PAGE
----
In the Turkish city of Istanbul they have a particular relationship with cats. Hundreds of thousands of stray cats roams the streets, alleys, cafes, restaurants, docks of the city. They have always been there and are a way of life for the citizens. As they are strays they rarely come inside unless they choose to. Meaning they don’t belong to one person, rather the entire population. And that is probably what makes them so unique and integral to Istanbul’s make up.
Despite the fact that they are not “owned” in the traditional sense the cats and kittens to have strong relationships with the humans living in Istanbul. Not seen as nuisances or pests, the cats have an important place in the lives of people. Because they live in such close proximity to humans these strays are not feral. Most love humans and to be pet by them.
Cats are not dogs. Now, that might seem like an obvious or stupid statement, but it is so very true here. They are completely different. It is said during Ceyda Torun’s documentary that cats, unlike dogs, know that humans are not God and as such, can be standoffish and not as dependant on humans. Cats remain largely a mystery to us.
Torun’s film brings us a view of Istanbul that we don’t often get. It is not a film set in the affluent or architecturally stunning parts of the ancient city. Rather we see the dirty alleys, small local cafes and the docks. These streets are less picturesque and tougher. This is where the strays call home. We also hear of how as the city grows and modernizes that the areas that cats have lived in for years might be razed and housing complexes built. Where will the cats live then? Where will they get their food? These are questions any creature that lives on the streets has to consider.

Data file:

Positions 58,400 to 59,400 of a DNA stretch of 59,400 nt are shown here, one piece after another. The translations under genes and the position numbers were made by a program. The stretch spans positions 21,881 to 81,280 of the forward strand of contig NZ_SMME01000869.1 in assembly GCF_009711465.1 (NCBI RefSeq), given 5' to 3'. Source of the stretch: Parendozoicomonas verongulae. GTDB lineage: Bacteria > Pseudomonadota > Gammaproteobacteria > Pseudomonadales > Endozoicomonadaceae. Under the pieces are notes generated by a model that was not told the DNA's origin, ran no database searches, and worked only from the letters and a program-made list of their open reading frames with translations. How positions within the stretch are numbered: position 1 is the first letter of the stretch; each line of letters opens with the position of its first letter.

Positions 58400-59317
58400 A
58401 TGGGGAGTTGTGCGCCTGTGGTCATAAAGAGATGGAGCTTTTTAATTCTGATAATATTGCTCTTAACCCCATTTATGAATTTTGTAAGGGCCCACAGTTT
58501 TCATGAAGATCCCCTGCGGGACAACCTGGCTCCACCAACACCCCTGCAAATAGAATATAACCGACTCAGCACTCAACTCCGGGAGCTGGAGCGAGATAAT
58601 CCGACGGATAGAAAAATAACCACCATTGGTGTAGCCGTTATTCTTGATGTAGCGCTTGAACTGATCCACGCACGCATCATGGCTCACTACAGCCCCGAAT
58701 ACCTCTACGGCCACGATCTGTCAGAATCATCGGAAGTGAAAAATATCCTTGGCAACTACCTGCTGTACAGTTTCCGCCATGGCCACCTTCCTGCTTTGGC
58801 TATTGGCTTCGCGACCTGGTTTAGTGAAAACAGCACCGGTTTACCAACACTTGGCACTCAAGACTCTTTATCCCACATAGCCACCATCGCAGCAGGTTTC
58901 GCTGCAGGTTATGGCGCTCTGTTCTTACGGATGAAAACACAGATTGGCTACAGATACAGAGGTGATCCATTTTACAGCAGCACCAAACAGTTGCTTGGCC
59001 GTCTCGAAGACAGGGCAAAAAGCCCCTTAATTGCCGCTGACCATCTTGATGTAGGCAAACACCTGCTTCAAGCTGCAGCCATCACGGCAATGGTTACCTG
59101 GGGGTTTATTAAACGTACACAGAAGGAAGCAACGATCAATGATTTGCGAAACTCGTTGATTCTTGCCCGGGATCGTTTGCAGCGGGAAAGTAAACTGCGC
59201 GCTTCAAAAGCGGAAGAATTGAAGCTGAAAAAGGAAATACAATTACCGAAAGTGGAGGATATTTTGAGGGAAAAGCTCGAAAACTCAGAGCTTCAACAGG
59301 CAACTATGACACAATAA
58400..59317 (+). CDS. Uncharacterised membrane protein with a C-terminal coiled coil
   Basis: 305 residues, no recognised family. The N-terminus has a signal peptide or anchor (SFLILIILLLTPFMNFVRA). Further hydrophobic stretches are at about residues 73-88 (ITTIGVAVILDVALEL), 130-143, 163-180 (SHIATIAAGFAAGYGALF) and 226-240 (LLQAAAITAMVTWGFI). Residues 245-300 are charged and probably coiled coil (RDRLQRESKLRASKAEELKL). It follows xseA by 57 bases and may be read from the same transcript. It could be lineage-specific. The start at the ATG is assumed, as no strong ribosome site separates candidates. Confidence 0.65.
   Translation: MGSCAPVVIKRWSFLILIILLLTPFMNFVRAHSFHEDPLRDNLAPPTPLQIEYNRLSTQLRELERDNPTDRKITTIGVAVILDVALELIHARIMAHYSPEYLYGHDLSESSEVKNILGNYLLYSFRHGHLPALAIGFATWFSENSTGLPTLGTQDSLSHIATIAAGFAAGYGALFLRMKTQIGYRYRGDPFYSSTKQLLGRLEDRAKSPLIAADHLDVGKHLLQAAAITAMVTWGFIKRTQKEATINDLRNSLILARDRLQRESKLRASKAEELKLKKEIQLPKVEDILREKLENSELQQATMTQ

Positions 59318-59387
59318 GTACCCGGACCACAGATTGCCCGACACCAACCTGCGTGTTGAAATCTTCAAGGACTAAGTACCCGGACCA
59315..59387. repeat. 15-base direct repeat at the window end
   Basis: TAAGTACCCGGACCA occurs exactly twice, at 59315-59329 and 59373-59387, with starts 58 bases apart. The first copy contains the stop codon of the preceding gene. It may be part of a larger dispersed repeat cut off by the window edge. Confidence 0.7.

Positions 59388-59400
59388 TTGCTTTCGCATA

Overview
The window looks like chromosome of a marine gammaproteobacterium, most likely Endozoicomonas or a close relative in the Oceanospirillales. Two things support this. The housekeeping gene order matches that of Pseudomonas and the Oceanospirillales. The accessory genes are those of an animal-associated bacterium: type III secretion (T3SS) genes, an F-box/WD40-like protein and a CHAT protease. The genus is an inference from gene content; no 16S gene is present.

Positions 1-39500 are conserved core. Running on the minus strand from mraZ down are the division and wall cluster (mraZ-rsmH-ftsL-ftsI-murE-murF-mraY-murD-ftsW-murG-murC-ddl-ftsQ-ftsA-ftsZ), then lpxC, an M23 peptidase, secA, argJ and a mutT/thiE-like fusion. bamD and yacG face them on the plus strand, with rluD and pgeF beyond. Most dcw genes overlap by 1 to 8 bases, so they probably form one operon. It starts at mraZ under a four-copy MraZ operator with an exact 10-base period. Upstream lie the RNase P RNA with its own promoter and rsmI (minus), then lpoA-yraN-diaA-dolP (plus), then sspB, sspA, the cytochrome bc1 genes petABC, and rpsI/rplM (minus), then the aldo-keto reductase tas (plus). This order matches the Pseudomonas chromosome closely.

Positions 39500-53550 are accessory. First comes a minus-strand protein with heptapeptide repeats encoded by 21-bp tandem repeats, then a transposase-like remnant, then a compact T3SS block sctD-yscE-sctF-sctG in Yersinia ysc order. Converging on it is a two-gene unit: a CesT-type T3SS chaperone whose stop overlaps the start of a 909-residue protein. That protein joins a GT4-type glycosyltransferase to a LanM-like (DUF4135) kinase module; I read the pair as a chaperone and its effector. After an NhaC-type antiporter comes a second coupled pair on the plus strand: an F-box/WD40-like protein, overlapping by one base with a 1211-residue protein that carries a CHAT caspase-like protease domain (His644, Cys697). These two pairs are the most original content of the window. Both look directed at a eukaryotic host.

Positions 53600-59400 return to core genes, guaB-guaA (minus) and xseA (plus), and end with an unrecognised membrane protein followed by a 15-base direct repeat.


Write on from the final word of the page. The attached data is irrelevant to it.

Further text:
We also get a clear picture of the people who live and work in these areas. How they feel about the cats. Many lay out water and food for the strays. While a few other are really rather attached to the cats. Other go so far as to bring the hurt and ill ones to see the vet.
While there are some sad or down moments most of the almost 80 minutes of the film is rather warm and fuzzy like the animals themselves. Not dramatic it is simply a slice of Istanbul life. It is observational rather than judgemental.